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Right To Silence In Sydney

The right of a person to refuse to be interviewed by the police when they are suspected of criminal offences is a well-known principle of the common law. Suspects may decline to answer questions by police as well as choosing not to give evidence during a trial. The right to silence is based on the principle that the burden of proof in a criminal matter falls on the prosecution. The accused is not required to prove their innocence. The right to silence in Sydney and elsewhere in New South Wales also reflects the traditional belief that persons should not be compulsorily interrogated about alleged criminal conduct.

Police interviews and the right to silence in Sydney

A person suspected of offences can refuse to answer the police’s questions under most circumstances. An exception to this is where the police ask someone for their name, address and date of birth. These questions must be answered, whether you are under arrest or not.

If the police suspect a person of an indictable offence, they will ask them to participate in an interview. The police must tell the suspect that they do not have to answer the questions and make sure they understand. This is called a ‘caution’. The suspect may say ‘no comment’ in response to questions or they can just remain silent.

Admissibility of confessions

Confessions made to police are only admissible as evidence in criminal proceedings if they were made voluntarily (ie the suspect was not pressured, forced, or tricked into making admissions). Confessions made without a proper caution from police are inadmissible as evidence as are confessions that were made when the accused was sick, injured or intoxicated. If the prosecution seeks to rely on admissions whose voluntariness is in doubt, the defence should challenge the admissibility of the evidence.

NSW legislation on the right to silence

The common law right to silence is codified in section 89 of the New South Wales Evidence Act 1995. This provision states that no adverse inference is to be drawn on the basis of evidence that an accused person failed to answer the police’s questions.

In 2013, the right to silence was qualified in NSW by the addition of section 89A into the Evidence Act. That section states that in serious indictable matters, courts may draw an unfavourable inference against a suspect who failed to participate in a police interview but subsequently relied on a defence that they could reasonably have been expected to have volunteered when interviewed.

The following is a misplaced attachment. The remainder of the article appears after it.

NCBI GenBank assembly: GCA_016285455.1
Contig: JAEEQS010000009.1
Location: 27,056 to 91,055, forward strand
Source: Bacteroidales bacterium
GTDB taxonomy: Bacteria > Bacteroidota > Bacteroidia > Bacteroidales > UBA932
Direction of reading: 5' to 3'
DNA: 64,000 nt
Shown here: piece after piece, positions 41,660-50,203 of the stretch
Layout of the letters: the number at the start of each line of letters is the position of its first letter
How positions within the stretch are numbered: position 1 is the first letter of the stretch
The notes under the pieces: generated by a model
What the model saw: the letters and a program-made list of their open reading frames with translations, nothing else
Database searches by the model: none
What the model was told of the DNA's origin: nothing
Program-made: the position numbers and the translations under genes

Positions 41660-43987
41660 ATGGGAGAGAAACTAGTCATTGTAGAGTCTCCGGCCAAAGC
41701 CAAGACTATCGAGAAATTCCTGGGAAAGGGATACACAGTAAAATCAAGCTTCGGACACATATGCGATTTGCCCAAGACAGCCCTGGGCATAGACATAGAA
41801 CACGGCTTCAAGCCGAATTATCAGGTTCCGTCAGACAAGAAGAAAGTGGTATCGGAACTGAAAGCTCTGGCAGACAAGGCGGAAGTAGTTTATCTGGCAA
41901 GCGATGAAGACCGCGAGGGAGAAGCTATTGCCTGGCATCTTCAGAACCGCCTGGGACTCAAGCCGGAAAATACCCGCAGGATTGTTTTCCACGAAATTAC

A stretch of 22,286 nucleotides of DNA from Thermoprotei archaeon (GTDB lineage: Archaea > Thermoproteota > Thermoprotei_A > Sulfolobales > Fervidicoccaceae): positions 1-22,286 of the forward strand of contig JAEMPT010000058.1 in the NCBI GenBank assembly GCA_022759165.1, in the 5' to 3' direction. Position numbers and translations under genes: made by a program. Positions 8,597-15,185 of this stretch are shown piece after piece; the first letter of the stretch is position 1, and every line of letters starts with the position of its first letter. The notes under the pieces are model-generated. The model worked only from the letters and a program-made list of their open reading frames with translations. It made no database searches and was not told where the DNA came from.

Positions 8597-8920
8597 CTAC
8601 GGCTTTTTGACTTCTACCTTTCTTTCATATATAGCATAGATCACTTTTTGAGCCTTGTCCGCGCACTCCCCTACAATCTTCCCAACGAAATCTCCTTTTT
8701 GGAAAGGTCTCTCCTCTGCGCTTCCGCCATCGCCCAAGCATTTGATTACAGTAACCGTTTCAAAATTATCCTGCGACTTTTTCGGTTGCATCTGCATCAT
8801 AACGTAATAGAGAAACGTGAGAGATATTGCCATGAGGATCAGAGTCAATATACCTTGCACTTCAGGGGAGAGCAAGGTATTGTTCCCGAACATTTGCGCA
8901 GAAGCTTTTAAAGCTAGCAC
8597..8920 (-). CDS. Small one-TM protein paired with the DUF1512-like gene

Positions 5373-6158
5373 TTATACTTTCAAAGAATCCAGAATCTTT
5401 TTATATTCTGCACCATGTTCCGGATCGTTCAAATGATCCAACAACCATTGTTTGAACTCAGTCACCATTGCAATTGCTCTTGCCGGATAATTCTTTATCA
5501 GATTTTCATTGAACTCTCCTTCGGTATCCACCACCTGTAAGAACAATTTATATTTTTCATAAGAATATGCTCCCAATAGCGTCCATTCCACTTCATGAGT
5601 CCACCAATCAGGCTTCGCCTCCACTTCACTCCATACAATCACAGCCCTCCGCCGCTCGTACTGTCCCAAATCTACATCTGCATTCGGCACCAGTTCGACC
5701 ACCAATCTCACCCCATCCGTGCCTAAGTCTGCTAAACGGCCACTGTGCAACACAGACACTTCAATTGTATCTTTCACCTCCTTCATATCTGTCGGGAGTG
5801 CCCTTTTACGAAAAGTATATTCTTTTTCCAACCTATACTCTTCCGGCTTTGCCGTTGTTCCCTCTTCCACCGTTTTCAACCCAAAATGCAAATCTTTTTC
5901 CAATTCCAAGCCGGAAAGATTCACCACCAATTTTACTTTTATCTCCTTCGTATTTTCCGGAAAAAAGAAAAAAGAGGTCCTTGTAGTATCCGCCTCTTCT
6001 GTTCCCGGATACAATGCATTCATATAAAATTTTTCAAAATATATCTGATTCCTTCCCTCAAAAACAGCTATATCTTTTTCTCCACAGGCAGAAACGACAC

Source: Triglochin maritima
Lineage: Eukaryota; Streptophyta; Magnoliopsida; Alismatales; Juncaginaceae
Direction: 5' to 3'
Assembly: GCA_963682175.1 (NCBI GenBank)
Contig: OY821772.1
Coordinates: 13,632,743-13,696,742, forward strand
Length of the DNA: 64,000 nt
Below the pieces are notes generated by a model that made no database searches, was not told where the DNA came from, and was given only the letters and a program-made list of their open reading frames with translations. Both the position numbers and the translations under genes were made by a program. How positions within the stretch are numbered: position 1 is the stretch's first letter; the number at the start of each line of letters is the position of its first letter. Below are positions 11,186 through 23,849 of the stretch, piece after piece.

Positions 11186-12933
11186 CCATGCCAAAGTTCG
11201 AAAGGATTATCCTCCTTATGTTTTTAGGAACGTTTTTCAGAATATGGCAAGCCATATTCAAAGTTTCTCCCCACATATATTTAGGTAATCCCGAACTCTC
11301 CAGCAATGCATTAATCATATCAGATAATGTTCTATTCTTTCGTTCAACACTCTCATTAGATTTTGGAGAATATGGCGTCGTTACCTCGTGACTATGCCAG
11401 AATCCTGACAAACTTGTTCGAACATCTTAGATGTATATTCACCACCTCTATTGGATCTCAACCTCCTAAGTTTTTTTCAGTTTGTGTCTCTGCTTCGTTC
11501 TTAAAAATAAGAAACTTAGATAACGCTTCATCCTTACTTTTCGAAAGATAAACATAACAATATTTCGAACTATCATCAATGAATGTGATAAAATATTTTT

Section 89A allows this adverse inference to be drawn only where the person was given a ‘special caution’ – a warning that remaining silent may harm their defence. If the police did not give such a caution, no adverse inference may be drawn by the court.

No adverse inference may be drawn from the silence of a juvenile suspect. The legislation also stipulates that an accused’s silence may not be taken as evidence of guilt where it is the only evidence of the person’s guilt.

Although suspect still have a right to silence in Sydney and elsewhere in New South Wales law, remaining silent is now less attractive when a person is facing serious indictable charges.

Giving evidence in court

A defendant cannot be called as a witness in the case against them by the prosecution. Under section 17, an accused cannot be compelled as a witness to give evidence against a co-accused unless the defendants are being tried separately.

A defendant may give evidence in their defence criminal if they choose to do so. If a defendant chooses not to give evidence in court, the judge may comment on this, but must not suggest that their failure to give evidence suggests that they are guilty.

If a defendant does choose to give evidence in their defence, the prosecution may cross-examine them in any way, regardless of whether their answers may incriminate them. However, the prosecution must not cross-examine a defendant in a way that may incriminate them for criminal offences other than the one that they are being tried for. 

On appeal 

When a defendant chooses not to give evidence at their trial or contested hearing but is found guilty and subsequently appeals against that finding, the appeal court can take into account their silence at trial when considering whether or not the standard of proof was satisfied. If the defendant did not give evidence, the inference of guilt is strengthened.

If you need legal advice or representation in relation to the right to silence in Sydney or in any other legal matter, please contact Go To Court Lawyers.

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Fernanda Dahlstrom

Fernanda Dahlstrom has a Bachelor of Laws from Latrobe University, a Graduate Diploma in Legal Practice from the College of Law, a Bachelor of Arts from the University of Melbourne and a Master of Arts (Writing and Literature) from Deakin University. Fernanda practised law for eight years, working in criminal defence, child protection and domestic violence law in the Northern Territory. She also practised in family law after moving to Brisbane in 2016.
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